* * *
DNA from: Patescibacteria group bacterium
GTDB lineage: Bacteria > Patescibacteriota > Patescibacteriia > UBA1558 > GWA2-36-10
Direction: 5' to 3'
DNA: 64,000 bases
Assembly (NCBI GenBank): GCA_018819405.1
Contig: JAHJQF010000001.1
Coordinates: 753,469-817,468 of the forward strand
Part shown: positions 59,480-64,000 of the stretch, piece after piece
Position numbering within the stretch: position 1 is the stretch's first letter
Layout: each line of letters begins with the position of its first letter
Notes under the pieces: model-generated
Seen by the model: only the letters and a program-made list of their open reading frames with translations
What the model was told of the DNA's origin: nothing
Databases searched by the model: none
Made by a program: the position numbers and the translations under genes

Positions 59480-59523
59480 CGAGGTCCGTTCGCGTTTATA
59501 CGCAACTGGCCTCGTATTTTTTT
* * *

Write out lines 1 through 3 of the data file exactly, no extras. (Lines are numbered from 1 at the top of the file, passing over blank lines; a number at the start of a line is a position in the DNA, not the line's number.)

DNA from: Patescibacteria group bacterium
GTDB lineage: Bacteria > Patescibacteriota > Patescibacteriia > UBA1558 > GWA2-36-10
Direction: 5' to 3'